[Tutor] omit some keys from dict

Danny Yoo dyoo@hkn.eecs.berkeley.edu
Sun, 10 Feb 2002 13:59:20 -0800 (PST)

On Sun, 10 Feb 2002, Erik Price wrote:

> > modules written in pure python move forward from 1.x just fine 9 times 
> > out of
> > 10.  The reverse is 1 out of 10 when moving back to 1.x.
> >
> > The real problem are the modules written in C.
> I (mistakenly) thought that modules generally -were- pure python.

Not to say that they aren't --- many of the standard library modules are
in Python, just as we'd expect.  For example, the StringIO module is pure
Python, and the source code is available in a StringIO.py file in the
library.  It's useful to know that we can easily read most of the library
modules to see how they're constructed.

But we can also write modules in C if we put in the effort!  There's a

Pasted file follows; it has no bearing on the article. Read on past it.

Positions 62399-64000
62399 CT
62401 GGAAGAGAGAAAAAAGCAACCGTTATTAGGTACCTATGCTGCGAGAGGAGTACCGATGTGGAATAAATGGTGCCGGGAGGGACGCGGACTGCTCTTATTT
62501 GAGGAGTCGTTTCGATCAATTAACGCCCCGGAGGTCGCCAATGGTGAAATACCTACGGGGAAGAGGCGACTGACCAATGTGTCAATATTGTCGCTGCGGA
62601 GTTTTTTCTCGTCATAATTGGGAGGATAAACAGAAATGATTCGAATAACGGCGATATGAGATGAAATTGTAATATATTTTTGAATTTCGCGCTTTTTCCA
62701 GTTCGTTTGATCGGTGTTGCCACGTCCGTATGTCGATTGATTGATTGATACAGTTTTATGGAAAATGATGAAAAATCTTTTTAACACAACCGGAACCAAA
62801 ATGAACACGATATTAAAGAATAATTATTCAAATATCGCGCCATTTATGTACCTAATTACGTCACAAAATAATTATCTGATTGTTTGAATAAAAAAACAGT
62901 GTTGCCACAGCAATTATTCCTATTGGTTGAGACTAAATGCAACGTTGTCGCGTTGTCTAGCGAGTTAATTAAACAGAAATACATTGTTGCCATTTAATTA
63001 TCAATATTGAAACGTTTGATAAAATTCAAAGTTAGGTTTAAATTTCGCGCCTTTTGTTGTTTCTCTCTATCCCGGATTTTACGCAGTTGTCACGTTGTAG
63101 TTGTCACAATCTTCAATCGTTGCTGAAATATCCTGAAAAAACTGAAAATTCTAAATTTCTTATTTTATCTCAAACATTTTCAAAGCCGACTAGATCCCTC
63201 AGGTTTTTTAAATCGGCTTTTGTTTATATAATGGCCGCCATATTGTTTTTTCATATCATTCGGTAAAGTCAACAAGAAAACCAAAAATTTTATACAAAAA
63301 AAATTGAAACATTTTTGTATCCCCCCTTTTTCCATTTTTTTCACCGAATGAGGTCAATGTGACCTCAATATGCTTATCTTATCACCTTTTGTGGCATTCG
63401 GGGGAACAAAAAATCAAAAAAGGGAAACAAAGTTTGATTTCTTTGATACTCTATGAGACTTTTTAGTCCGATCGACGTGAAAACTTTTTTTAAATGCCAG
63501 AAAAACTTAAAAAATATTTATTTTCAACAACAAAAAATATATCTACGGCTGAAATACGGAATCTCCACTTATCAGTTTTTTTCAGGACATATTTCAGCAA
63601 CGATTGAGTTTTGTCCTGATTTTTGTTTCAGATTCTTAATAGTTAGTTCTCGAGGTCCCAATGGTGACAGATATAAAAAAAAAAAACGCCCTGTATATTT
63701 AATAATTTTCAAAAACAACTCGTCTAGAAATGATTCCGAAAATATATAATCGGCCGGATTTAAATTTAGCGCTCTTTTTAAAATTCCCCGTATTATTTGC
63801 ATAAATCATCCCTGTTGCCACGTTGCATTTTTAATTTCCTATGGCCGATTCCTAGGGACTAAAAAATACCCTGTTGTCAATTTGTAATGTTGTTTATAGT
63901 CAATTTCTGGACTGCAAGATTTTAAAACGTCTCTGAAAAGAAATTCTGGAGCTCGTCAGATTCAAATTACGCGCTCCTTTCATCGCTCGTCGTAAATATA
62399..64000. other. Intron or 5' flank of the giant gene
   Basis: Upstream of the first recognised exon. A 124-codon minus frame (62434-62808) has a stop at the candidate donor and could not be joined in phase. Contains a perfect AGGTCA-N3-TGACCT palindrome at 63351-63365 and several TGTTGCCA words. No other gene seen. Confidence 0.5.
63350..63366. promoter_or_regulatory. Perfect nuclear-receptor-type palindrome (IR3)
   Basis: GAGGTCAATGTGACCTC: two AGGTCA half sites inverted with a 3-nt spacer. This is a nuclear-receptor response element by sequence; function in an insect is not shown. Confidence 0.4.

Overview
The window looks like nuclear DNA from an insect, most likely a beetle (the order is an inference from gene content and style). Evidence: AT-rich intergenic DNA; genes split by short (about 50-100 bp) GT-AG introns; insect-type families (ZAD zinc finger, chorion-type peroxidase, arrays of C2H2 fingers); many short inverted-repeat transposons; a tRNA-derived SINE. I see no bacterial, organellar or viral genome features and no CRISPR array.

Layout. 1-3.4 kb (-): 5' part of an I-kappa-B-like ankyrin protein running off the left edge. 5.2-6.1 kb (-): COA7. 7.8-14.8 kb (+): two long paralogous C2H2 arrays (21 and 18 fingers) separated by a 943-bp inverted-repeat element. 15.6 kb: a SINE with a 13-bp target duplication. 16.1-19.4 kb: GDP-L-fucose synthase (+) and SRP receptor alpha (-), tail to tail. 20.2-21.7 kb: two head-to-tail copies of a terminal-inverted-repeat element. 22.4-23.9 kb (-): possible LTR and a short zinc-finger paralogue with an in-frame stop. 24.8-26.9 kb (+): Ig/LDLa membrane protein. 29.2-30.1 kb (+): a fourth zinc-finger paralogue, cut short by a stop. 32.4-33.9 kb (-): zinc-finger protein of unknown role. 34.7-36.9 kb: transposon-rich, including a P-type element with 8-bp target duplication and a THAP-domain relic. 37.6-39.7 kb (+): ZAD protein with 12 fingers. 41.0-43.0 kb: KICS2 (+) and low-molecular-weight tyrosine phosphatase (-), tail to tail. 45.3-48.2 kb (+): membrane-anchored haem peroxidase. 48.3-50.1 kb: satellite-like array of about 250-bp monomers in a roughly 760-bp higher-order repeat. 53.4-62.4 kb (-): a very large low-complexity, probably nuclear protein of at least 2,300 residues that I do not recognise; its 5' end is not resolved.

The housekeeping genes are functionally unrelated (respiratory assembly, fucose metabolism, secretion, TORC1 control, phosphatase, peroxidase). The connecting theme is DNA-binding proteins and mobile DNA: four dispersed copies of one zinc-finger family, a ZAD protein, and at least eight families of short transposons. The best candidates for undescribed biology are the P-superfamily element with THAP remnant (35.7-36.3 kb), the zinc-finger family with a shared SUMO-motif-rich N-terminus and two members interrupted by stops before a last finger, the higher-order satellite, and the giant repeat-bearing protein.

module called 'CStringIO' that does the same job as StringIO.  CStringIO
is written in C, and since readability isn't often a main goal in C,
CStringIO can implement a few unprintable optimizations that aren't easily
available in native Python.  *grin*

As long as we follow a few "ground rules", we can write modules in C for
fun and profit.  These ground rules are explained in the "Extending and
Embedding" documentation:


The problem about these extension modules is that the C API evolves with
Python, and this likely breaks compatibility.  A recompilation of an
extension module usually fixes things, but, of course, this requires that
we have a C compiler handy.

> I didn't realize that you could write a module in C and import it into
> Python.

Yes, this is what makes "extendable" languages like Python very cool ---
we can extend Python reliably through a module interface that makes
external code look indistinguishable from native Python code.

If you're interested in this sort of stuff, take a look at SWIG:


Good luck!